Documenting Torture

We use our health based expertise to promote effective documentation of torture and ill-treatment in accordance with the Istanbul Protocol, produce reliable medical evidence of torture so victims can claim reparation and rehabilitation, enhance the understanding of what constitutes torture and ensure that judicial and administrative procedures accommodate the specific needs of torture victims. We work closely with the membership and leading experts in the field of forensic documentation of torture to support individual cases before national, regional and international courts and monitoring mechanisms.

“Mental health practitioners in general can convey to others stories and knowledge in such a way that the listener can identify with the torture victims.”

- Dr. Karen Hanscom

The IFEG, originally created by the IRCT, is the leading resource group of experts from around the world for documentation of torture. The group is a lead actor in promoting production of quality forensic evidence worldwide and it plays an agenda setting role through its highly regarded expert statements on issues pertaining to the role of medical evidence in court proceedings.

As the Secretariat of the IFEG, the IRCT advocates for the group, supports standard setting in the field of forensic documentation and draws on the group to produce Medico-Legal reports (MLRs) and expert opinions for legal cases.

What we do?

Medico-legal Evaluations: We examine alleged torture victims to identify any physical and psychological evidence and document those findings in high-quality reports.

Expert Statements: We share knowledge on forensic documentation and on the effects of torture where the current medical or scientific literature is lacking by drafting and issuing expert statements.

Capacity Building: We promote education, create curriculums, and conduct training to strengthen the ability of independent, state, and civil society actors to investigate and document torture.

Consultation: We provide advice on individual cases as well as on the application and development of laws and policies.

Who we are?

An international hub of expertise: thirty-five preeminent experts from eighteen countries specialised in the forensic investigation and documentation of torture and ill-treatment. Together, we have accumulated over 500 years of experience and have examined more than 18,000 victims of torture. We have dfferent backgrounds and medical and mental health specialisations, but what brings us together is our belief in the importance of investigating torture and documenting its physical and psychological impacts.

IFEG Brochure

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Where we work

We work everywhere torture occurs or needs to be addressed. Since 2009, we have conducted activities in over 40 countries.

Asia: Afghanistan, Cambodia, Indonesia, Kazakhstan, Thailand,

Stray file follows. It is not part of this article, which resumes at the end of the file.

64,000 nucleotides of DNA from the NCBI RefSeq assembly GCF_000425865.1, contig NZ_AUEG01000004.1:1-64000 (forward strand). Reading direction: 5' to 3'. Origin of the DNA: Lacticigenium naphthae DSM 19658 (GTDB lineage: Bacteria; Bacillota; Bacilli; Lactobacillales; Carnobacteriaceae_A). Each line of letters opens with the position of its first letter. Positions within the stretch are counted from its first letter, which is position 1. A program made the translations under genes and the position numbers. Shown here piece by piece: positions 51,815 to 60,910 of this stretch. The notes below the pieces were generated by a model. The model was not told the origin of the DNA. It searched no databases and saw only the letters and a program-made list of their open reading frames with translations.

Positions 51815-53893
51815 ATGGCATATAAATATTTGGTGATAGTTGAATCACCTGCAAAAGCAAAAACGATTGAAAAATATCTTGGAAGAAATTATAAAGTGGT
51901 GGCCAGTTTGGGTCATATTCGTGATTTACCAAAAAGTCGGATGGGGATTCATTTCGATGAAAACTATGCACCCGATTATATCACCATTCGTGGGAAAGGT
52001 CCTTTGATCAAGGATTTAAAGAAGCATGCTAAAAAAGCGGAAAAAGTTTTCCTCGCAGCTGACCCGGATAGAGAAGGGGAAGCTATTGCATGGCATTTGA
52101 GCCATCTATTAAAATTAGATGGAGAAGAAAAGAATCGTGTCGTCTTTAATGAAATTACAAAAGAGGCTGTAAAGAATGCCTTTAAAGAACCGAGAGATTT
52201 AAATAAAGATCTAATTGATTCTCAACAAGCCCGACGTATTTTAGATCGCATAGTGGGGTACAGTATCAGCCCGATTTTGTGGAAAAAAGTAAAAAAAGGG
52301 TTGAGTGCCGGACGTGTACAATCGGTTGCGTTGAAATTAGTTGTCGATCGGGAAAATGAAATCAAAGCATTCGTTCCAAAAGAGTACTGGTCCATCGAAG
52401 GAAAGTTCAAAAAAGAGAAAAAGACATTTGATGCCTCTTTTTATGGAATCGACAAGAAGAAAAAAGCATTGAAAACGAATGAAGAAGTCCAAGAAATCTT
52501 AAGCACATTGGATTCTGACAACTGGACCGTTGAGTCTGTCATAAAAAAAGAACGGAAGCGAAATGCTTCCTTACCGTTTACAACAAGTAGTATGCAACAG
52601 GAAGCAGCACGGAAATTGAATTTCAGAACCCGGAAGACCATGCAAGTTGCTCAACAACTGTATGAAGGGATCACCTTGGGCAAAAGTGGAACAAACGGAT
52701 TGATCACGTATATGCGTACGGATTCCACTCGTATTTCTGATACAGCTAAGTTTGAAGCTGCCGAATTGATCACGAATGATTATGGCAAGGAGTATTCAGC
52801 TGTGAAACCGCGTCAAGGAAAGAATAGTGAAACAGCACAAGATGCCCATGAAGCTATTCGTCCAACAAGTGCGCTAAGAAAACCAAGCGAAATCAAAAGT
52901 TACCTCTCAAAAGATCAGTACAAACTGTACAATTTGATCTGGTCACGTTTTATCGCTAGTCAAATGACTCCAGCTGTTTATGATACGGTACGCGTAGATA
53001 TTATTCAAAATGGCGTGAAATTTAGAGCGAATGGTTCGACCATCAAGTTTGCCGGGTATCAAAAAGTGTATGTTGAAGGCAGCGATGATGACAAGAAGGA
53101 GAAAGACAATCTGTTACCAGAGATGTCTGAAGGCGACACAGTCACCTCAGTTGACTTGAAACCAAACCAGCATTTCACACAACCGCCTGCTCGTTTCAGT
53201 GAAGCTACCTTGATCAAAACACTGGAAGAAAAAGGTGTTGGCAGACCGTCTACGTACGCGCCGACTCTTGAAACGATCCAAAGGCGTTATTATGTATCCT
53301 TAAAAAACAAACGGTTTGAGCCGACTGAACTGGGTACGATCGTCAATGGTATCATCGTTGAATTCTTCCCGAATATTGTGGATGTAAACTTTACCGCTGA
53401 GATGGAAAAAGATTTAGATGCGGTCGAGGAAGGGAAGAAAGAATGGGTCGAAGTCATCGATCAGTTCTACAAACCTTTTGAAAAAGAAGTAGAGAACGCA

The Philippines, Sri Lanka and Uzbekistan.
Europe: Azerbaijan, Armenia, Denmark, Georgia, Germany, Israel, Kosovo, Moldova, Romania, Russia, Sweden, The United Kingdom and Turkey.
Latin America:Bolivia, Colombia, Ecuador, Mexico, Peru and Venezuela.
Middle East and North Africa: Bahrain, Egypt, Iraq, Lebanon, Libya, Kuwait, Morocco, Saudi Arabia, Syria and Tunisia.
North America:The United States of America
Sub Saharan Africa: Burundi, Democratic Republic of the Congo, Kenya, Rwanda, Senegal, Somalia, South Africa, Uganda and Zimbabwe

As one of the original drafters of the Istanbul Protocol, the IRCT continues to work towards its implementation as an investigation standard at the national level. We work with our members and key international partners to develop and attain global endorsement of an Istanbul Protocol Plan of Action directing states on how to establish effective and independent torture investigations.

Torture victims need reliable evidence to effectively pursue justice and rehabilitation from courts and other complaints procedures. We support torture cases at all levels – domestic, regional and international – by supporting and providing documentation in accordance with the international standards elaborated in the Istanbul Protocol.

We work with local and international experts in torture documentation to ensure that victims can access evidence that will hold up in court and support local actors with challenging flawed evidence presented to dispel allegations of torture.

Documenting torture in Mexico

Yecenia Armenta Graciano was released from a northern Mexico prison on 7 June 2016 and cleared of all charges against her. Four years earlier, after hours of beating, asphyxiation, threats, and rape by the police, she had confessed to the murder of her husband. In court, Yecenia argued that her confession was given under torture. Based on medico-legal reports by by IRCT member Colectivo Contra la Tortura y la Impunidad (CCTI) and the International Forensic Expert Group, the judge rejected the confession as a product of torture and ordered the State Attorney to prosecute her torturers.

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Promoting understanding of PTSD in courts